Telltale just don’t seem like they can be stopped. Their popularisation of the narrative-driven graphic adventure has spawned many imitators and seen them gain many fans, though it must be said that the latter are an impatient bunch.
Judging by the first episode of their newest franchise, Telltale Games are taking it all in their stride, even if signs of favouritism between properties are all there.
Opening up with an introduction to Star-Lord and his motley crew, Guardians of the Galaxy wastes no time in setting up the universe, one that feels like a hybrid between the movie (soon to be movies) and the comics. Gamora, Rocket, Drax, and Groot all look more like their comic counterparts than in James Gunn’s adaptation, but they have many of the quirks and traits that made them so likeable and part of the biggest box office surprise of 2014, too.
Instead of setting up an episodic battle against Thanos, the big purple bad guy who seems to have a wicked case of arthritis in the MCU, Telltale’s Guardians of the Galaxy subverts that expectation pretty quickly. It’s hard to discuss the plot without spoiling things, so let’s just say that you might be wondering if it’s all some kind of ruse after the first third of the playthrough, which roughly takes about two hours.
What the game does great so far is its small interactions, the stuff that lets you talk to your crew (Star-Lord seems to be the primary protagonist out of the bunch so far), throwing the Telltale style back to Tales From the Borderlands. The two series’ share a lot of the same DNA, including, of course, sarcastic and wiseass humour. While Drax’s obliviousness and Star-Lord’s stupid charm is always a delight, the laughs don’t come in quite as fast – that can all change in later episodes if Groot and Rocket (hopefully) square off with finger guns at some point.
Mechanically, Guardians of the Galaxy’s first episode puts the controller back in the hands of the player where some of Telltale’s other creations almost rips them away. At one point, Star-Lord’s jetpack shoes are available to help uncover clues at a gruesome scene, but there are also other intriguing gameplay additions, such as the ability to call the team over comms and just shoot the breeze. An ultimately inconsequential addition, sure, but one that invites the player in – there are only so many conversations and single button prompts that can be sat through before the attention wavers.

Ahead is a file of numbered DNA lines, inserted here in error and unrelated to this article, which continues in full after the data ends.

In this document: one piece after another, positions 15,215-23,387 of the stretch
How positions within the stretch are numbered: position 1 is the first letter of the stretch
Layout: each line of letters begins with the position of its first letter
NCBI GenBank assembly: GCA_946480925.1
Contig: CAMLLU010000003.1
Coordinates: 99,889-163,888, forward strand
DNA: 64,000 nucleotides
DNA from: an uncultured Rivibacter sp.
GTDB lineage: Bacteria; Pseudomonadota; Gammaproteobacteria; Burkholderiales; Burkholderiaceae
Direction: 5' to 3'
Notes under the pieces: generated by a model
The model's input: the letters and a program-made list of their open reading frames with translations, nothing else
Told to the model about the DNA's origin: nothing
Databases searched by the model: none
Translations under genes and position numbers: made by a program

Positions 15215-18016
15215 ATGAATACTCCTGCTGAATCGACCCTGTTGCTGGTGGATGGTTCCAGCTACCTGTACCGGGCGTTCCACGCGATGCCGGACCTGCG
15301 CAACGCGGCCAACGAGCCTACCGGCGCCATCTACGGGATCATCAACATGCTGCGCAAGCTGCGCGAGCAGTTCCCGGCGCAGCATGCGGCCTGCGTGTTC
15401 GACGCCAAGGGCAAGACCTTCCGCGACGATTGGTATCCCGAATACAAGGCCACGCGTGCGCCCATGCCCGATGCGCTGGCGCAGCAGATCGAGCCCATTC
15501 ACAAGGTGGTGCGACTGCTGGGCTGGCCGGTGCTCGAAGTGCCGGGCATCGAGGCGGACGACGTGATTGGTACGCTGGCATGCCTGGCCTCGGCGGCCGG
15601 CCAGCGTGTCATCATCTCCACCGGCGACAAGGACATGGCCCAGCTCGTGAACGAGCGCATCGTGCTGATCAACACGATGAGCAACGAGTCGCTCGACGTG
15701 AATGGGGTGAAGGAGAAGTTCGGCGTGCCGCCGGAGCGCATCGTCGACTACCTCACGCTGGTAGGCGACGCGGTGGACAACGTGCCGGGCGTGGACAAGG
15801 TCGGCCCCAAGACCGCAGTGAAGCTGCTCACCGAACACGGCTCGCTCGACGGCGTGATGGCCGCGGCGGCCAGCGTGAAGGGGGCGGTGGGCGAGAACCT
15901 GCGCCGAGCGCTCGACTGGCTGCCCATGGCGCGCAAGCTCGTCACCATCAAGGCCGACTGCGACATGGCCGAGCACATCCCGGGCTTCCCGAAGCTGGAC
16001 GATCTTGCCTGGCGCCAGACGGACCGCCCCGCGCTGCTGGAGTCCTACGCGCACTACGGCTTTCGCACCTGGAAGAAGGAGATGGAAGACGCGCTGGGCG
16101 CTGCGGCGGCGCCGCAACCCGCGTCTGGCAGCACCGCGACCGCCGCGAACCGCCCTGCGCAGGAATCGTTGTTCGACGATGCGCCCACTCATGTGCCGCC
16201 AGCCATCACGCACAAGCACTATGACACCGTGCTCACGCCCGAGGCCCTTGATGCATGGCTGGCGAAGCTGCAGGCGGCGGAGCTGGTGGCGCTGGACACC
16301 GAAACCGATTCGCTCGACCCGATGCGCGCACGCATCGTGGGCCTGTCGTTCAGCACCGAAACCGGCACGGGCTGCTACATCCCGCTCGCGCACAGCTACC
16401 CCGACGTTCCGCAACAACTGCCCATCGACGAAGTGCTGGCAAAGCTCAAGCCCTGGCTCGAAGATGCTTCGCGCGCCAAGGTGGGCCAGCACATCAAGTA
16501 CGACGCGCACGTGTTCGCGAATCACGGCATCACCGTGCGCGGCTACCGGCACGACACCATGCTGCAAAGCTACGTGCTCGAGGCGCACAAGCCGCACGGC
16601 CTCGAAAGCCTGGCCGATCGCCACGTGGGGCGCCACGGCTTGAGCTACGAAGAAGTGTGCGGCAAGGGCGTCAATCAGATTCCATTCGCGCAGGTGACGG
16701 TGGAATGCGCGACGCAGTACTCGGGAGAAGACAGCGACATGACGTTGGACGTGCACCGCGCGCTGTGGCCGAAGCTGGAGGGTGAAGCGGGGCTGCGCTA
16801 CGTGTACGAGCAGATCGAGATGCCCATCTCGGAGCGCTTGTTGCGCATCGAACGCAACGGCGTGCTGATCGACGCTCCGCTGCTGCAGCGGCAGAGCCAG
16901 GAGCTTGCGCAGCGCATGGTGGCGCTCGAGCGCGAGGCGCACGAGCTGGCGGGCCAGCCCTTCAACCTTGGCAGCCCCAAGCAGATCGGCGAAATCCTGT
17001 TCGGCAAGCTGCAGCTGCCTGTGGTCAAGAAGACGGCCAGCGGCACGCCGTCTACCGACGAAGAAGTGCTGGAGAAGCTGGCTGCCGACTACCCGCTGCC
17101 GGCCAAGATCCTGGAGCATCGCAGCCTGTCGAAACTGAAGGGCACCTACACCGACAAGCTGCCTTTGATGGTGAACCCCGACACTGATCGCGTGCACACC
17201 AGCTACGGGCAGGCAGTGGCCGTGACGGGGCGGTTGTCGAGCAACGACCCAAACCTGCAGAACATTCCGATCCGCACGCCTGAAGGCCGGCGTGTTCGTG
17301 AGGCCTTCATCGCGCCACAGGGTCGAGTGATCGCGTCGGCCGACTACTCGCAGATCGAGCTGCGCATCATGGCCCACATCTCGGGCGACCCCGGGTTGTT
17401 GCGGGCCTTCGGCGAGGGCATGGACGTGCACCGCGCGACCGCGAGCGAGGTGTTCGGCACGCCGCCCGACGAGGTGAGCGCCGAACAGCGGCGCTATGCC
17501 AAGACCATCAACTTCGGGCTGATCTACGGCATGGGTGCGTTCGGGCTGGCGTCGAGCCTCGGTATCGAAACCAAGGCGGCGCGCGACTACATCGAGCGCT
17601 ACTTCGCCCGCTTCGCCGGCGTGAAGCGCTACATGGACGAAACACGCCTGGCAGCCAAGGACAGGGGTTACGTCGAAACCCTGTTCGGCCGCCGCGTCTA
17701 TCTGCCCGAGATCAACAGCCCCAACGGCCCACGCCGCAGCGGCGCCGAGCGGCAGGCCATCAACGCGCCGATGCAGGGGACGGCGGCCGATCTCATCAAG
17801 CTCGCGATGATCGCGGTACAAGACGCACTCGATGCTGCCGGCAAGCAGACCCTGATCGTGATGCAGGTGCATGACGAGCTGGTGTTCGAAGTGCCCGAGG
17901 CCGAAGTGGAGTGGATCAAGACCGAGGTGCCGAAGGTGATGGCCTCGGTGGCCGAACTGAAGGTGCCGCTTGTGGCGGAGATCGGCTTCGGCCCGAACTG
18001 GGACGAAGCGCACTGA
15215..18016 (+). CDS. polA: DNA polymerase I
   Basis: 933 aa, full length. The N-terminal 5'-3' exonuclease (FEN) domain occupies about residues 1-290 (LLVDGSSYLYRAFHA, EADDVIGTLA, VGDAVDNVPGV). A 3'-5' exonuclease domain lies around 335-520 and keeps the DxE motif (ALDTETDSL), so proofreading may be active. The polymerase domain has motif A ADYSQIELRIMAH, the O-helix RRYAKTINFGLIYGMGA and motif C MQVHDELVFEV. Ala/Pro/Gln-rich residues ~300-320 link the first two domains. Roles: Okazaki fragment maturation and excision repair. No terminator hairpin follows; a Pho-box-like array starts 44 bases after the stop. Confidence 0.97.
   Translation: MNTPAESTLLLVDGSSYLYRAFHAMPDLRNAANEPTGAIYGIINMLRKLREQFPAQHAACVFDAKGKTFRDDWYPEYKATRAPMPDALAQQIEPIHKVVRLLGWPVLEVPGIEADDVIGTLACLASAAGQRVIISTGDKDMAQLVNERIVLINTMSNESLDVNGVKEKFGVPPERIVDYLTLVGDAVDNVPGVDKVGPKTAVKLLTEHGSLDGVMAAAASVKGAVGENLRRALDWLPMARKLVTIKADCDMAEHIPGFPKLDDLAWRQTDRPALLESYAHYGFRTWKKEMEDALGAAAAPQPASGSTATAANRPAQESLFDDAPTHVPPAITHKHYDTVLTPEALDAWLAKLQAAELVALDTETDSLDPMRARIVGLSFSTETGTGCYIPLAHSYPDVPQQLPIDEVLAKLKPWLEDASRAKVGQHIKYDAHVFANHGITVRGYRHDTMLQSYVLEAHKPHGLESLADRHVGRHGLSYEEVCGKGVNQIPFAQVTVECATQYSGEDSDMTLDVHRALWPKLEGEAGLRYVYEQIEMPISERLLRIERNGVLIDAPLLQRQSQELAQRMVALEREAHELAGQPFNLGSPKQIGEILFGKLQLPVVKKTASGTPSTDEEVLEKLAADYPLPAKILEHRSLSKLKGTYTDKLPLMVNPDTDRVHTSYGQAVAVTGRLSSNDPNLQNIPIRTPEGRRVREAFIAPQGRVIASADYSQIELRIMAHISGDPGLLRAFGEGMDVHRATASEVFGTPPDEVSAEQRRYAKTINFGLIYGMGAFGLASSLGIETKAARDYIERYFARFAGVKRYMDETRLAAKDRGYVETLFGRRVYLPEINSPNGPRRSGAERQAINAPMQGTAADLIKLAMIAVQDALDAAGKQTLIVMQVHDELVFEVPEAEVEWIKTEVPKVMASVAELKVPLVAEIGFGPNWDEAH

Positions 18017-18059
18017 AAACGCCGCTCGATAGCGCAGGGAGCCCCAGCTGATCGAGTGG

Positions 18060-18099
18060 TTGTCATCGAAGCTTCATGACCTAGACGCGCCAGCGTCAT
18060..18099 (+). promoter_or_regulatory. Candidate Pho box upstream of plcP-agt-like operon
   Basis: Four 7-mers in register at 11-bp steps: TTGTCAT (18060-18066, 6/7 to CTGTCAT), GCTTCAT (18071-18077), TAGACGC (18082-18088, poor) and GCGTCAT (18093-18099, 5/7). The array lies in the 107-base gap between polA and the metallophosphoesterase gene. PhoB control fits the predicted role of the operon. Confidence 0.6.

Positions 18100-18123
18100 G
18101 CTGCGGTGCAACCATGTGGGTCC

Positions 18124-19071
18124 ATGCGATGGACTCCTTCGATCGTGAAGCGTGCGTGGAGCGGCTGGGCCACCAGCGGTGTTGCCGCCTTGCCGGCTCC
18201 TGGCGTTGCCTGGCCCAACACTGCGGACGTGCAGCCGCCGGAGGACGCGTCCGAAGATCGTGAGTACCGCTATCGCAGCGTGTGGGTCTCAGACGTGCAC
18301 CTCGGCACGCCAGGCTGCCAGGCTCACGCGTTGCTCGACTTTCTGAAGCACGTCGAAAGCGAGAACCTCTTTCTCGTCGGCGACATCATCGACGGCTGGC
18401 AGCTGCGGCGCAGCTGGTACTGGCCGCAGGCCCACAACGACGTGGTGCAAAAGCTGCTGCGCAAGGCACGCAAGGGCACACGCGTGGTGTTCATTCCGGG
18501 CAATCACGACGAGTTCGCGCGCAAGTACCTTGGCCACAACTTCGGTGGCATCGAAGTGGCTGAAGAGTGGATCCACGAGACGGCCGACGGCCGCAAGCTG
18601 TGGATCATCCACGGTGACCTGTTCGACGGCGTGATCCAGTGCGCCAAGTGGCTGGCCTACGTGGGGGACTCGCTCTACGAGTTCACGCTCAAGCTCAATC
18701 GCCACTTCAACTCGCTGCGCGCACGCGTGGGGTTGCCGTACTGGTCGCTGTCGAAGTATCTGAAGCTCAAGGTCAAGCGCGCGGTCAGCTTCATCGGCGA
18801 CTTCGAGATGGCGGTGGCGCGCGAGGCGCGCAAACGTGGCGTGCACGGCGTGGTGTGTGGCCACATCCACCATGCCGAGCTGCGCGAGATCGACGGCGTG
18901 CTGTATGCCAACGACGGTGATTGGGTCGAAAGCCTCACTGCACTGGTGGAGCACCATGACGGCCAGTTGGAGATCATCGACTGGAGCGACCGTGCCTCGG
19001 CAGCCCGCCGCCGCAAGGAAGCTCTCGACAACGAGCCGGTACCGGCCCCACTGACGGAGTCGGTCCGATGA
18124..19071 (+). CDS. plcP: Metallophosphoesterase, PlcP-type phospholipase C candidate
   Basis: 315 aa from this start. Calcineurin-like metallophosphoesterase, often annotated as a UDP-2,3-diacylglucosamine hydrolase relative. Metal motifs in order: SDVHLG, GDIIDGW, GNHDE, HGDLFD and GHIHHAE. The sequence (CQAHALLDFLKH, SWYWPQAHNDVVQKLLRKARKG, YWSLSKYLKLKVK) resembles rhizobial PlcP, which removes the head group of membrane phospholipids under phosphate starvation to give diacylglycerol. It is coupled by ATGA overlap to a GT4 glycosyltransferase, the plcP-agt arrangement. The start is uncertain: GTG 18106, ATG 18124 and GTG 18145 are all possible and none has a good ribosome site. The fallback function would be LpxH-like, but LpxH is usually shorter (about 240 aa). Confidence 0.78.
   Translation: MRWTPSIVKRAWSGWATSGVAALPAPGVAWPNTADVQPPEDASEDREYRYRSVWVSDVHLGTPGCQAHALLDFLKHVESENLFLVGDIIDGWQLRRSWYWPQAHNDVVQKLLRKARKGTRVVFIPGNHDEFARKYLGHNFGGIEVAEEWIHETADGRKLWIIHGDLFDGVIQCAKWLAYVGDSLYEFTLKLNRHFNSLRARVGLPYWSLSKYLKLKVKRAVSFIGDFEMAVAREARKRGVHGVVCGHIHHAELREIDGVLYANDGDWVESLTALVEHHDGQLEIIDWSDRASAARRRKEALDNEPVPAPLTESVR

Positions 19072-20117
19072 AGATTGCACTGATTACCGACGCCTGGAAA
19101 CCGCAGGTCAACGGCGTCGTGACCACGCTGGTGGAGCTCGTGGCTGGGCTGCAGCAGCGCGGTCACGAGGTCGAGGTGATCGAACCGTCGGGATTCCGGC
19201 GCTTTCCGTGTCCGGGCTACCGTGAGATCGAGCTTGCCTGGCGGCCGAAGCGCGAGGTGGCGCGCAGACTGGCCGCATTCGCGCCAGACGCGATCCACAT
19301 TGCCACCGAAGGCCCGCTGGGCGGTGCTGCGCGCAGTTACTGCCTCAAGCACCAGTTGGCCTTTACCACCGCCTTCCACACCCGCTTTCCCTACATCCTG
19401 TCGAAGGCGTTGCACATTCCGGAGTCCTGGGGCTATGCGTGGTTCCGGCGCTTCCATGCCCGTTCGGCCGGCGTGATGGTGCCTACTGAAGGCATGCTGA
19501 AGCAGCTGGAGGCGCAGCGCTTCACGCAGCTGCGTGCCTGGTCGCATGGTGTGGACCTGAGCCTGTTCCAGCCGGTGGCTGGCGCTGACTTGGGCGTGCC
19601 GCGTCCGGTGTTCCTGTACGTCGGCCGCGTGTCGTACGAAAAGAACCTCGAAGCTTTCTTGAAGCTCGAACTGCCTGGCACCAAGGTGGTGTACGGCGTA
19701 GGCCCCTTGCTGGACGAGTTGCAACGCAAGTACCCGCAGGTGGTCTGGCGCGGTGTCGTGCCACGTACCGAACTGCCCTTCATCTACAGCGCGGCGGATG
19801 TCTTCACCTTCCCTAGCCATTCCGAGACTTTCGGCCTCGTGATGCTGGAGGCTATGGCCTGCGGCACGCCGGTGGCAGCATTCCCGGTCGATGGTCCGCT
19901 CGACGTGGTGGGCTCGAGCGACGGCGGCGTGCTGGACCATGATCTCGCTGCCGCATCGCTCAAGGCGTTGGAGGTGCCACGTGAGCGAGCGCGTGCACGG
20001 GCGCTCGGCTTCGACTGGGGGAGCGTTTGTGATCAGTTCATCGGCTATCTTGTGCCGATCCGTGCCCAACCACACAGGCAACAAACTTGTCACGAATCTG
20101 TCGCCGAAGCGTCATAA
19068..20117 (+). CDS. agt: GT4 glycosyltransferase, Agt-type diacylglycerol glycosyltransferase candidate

Guardians of the Galaxy also looks delicious, its palate a mixture of candy floss pinks, bright greens, and striking reds. They’ve encapsulated the tone of the comics and movies with everything looking like a garishly cool eighties action movie, which applies to the character models, too. The details put into the skin of Drax, for instance, are subtle, but they’re definitely there and indicative that this is something they’ve been working away at for a while. It’s certainly the best looking Telltale effort to date.
There’s always the burning question that comes with a new Telltale game: how does it perform? They’re notorious for having issues that take the player out of the story, and Guardians of the Galaxy is no different. A couple of scenes in my playthrough ground to a halt with the screen freezing entirely, along with other small irritations that piled up. The framerate dips and the slightly off facial animations hinder the game, though it’s par for the course with anything Telltale. That being said, it shouldn’t be the norm or something to expect from a developer by default. Their updated engine is far smoother than what they previously had, but there is work still clearly to be done.
Telltale’s Guardians of the Galaxy is off to a good start, though it’s too early to tell if it will be one of their best. The signs are all there, though. Let’s just hope the rest of the episodes can take the baton and run with it.
PS4 copy purchased
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If you like Piña Coladas and getting caught in the rain, there's a good chance you will enjoy Telltale's Guardians of the Galaxy based on its first episode.
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